Welcome to the Industry: Medical Coder’s Role in Healthcare
Beyond revenue cycle integrity, medical coding has the potential to save entire patient populations.
Initially, medical coding was just about assigning codes to supplies, services, and diagnoses for provider reimbursement purposes. Over the years, this data has become much more valuable. Insurance companies are using coding data to help identify which services are medically necessary for certain conditions. The U.S. Centers for Disease Control & Prevention (CDC) uses coding data to determine where outbreaks or illnesses are occurring. And the Centers for Medicare & Medicaid Services is using data gleaned from coding to determine medical coverage and to drive the value-based care initiative. Let’s take a closer look at how the role of the medical coder has become more important than ever.
Coding Helps With Tracking and Planning
According to the National Center for Health Statistics, International Classification of Diseases (ICD-10-CM/PCS) Transition – Background, medical coding data is used for:
- Tracking public health conditions (complications, anatomical location);
- Improving data for epidemiological research (severity of illness, comorbidities);
- Measuring outcomes and care provided to patients;
- Making clinical decisions;
- Identifying fraud and abuse; and
- Designing payment systems/processing claims.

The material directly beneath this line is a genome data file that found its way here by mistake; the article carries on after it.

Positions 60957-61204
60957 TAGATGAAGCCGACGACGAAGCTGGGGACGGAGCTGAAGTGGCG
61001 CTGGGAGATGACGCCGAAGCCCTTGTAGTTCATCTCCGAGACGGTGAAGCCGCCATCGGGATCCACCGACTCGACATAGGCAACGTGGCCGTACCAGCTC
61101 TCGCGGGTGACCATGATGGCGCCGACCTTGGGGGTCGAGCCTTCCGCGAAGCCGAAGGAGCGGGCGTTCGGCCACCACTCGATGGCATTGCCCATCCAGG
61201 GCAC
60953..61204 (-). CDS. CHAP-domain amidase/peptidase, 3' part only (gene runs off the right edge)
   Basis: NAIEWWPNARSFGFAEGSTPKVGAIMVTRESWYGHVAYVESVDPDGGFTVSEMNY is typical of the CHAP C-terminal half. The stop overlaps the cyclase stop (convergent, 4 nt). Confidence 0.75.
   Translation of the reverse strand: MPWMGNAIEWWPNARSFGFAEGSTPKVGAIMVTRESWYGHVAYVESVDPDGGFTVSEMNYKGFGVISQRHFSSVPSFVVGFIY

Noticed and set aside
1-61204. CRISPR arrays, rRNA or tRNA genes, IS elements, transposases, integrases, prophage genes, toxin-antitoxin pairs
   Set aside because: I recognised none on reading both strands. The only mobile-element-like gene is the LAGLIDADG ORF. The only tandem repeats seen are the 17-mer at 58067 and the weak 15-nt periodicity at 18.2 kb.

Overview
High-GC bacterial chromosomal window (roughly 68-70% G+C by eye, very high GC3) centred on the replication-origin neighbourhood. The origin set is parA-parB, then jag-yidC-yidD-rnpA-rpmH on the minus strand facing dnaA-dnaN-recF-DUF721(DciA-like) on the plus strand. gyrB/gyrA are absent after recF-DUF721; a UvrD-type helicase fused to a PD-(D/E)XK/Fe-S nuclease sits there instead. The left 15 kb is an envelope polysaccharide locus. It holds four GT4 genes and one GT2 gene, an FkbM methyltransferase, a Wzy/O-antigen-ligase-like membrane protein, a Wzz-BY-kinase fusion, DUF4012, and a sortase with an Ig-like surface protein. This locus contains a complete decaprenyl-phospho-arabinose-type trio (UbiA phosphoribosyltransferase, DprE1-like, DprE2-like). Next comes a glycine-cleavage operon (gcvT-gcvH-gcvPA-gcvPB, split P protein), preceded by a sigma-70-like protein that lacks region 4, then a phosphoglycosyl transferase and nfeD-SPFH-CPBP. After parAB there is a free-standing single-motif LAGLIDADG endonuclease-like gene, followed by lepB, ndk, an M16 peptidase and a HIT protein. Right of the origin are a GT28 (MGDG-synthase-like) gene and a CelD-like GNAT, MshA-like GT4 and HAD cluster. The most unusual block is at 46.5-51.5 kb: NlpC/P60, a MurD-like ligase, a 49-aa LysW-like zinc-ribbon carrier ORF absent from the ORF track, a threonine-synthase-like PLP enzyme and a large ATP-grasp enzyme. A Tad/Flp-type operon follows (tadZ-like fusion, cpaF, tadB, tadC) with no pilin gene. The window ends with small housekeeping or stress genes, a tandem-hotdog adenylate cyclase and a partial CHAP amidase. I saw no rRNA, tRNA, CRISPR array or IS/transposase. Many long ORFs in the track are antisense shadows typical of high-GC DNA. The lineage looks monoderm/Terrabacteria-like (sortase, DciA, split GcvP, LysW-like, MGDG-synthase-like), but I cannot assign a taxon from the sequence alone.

Healthcare personnel and clinicians are the primary users of medical codes. They use it for a variety of medical purposes, including claims reimbursement and treatment plans. Research hospitals, health plans, and various government agencies subsequently use the data to survey or research public health activities, oversee claims payment, determine insurance coverage, and much more.
To see how much data the CDC really has, go to the National Center for Health Statistics, “FastStats – Statistics by Topic.” You’ll be amazed at just how much statistical information there is, and it was all captured through provider documentation and medical coding. The Infectious Disease page, for example, shows how many people in the United States contracted certain infectious diseases in 2017:
- Number of new tuberculosis cases: 9,105
- Number of new salmonella cases: 54,285
- Number of new Lyme disease cases: 42,743